Tuesday, March 26, 2013

How Do You Make Money in Enterprise Mobility? A Prediction

For the past six months I have been pondering how does a MADP (mobile application development platform) company make money in enterprise mobility?  I talk to literally thousands of people a year who are involved in enterprise mobility, and it seems many in the enterprise mobility vendor world continue to struggle to make sustainable profits.

I spent many years as the CEO of a mobile platform and mobile app development company.   I can tell you from personal experience that it is incredibly hard to maintain an R&D funding pace that keeps up with, let alone surpasses, the pace of innovation in the market.  It seems like every time you identify a new set of features for a new version of your mobile platform, it is already obsolete and you are playing catch up.

Most traditional mobile platform companies I think are struggling with the challenge of keeping up with the rapidly evolving mobility market.  They have a business model based on the assumption they can achieve economies of scale by closing an increasing number of very large and lucrative deals that will all use the same mobile platform code base.  The challenge is that finding the economies of scale, when mobility is evolving so rapidly, is like chasing a rainbow.  It is very hard to achieve economies of scale with any particular platform version.

In my mind the SAP Mobile Platform is a successful anomaly.  SAP has a massive user base that will buy anything from SAP, even if they don't plan to use it for years.  SAP is often not selling a particular product and version, they are selling all mobile products and versions under the umbrella brand of SAP Mobile Platform.  In effect, they are selling a white box of mobile solutions that are near impossible to compare and contrast with competitors.  SAP doesn't have to be leading edge.  They just have to be in the neighborhood.  This is working for SAP.  Their massive user base, credibility and their customers' enormous investments make this possible.  However, this model does not translate to the rest of the mobile platform market which must stand on the merits of their latest platform versions.

I believe SAP product managers feel the same pain as the rest of the mobility market.  There is no way a company the size of SAP can respond fast enough to keep up.  That is why they have focused on their mobile platforms and MDM products which evolve more slowly.  They now embrace many different app development environments like AppCelerator, Sencha, PhoneGap/Cordova, etc., for development.  They will let smaller and more nimble companies battle it out in this hyper-speed app development market.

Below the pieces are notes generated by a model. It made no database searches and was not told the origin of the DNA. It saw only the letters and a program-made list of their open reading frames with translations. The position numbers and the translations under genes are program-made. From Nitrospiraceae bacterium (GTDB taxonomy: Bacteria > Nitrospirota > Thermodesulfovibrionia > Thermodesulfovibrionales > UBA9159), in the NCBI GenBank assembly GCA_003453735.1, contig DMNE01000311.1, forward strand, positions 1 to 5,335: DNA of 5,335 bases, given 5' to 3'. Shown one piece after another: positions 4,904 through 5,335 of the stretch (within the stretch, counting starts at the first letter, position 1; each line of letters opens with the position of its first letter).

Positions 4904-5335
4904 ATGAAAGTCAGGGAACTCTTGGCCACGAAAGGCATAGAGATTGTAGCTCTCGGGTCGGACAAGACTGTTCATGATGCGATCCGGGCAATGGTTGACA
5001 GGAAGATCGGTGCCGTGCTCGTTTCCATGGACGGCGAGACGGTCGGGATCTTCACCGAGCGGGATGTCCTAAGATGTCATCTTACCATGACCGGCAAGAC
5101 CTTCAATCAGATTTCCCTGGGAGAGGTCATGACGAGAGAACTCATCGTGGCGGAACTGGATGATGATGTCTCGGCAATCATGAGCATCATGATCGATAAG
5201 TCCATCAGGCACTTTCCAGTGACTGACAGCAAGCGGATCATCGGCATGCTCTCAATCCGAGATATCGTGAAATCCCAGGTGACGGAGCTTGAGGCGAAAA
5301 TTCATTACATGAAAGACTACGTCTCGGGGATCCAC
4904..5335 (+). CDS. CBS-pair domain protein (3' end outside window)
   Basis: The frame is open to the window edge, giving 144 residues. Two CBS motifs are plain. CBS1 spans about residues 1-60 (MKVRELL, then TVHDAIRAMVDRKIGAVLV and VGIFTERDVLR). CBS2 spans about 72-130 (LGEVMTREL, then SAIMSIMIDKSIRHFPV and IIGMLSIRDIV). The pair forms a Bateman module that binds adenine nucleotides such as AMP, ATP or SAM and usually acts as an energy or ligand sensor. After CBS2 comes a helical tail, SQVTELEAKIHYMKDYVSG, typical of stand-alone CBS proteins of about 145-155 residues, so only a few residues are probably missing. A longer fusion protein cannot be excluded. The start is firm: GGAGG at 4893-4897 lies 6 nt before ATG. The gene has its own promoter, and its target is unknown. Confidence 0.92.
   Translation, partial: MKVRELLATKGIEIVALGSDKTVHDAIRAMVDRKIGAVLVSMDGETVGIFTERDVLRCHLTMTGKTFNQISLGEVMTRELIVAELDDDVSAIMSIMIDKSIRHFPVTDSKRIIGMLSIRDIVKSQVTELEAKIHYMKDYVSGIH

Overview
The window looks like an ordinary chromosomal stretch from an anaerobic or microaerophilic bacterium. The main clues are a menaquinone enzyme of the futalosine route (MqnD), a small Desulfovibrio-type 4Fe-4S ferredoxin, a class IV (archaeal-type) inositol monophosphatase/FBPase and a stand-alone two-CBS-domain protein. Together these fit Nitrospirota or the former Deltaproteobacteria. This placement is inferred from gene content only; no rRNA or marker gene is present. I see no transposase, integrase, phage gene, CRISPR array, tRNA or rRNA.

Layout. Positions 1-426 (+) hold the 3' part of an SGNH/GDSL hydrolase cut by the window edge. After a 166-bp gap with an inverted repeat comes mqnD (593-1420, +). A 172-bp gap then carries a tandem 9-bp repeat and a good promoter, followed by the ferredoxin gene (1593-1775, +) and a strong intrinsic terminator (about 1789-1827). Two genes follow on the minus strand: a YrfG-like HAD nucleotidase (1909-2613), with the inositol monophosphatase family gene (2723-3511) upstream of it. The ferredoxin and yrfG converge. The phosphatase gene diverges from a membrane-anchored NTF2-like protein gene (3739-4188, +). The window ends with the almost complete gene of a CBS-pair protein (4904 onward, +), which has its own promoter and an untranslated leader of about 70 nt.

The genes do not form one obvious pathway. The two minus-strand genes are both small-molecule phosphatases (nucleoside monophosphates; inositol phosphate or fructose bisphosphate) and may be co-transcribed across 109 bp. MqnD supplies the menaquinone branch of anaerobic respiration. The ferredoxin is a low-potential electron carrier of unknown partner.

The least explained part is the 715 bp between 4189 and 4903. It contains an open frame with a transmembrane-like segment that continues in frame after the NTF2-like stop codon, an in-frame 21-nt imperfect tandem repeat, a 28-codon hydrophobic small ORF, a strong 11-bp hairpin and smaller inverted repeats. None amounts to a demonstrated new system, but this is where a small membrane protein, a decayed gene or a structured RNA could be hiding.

Even the Syclo solutions that SAP acquired last year are relatively immune from the fast paced mobile app market because they are primarily used for traditional field services organizations and utilities that are less motivated to be leading edge and that seek products with long life cycles (4-7 years).

Where does this leave traditional mobile platform vendors?  I see them increasingly moving toward the cloud.  My colleague at Cognizant, Tom Thimot, often says the ultimate place for most software solutions is in the public cloud, some will just get there faster than others.   I agree.

What do you think?

I believe traditional mobile platform companies in 2013 will be moving their solutions to the cloud, embracing HTML5 even more, and focusing more efforts on mobile application management and security in order to finally achieve the ever elusive economies of scale.

Kevin Benedict, Head Analyst for Social, Mobile, Analytics and Cloud (SMAC) Cognizant
View Linkedin Profile

Read the whitepaper on mobile, social, analytics and cloud strategies Don't Get SMACked
Learn about mobile strategies at MobileEnterpriseStrategies.com
Follow me on Twitter @krbenedict
Join the Linkedin Group Strategic Enterprise Mobility

Full Disclosure: These are my personal opinions. No company is silly enough to claim them. I am a mobility and SMAC analyst, consultant and writer. I work with and have worked with many of the companies mentioned in my articles.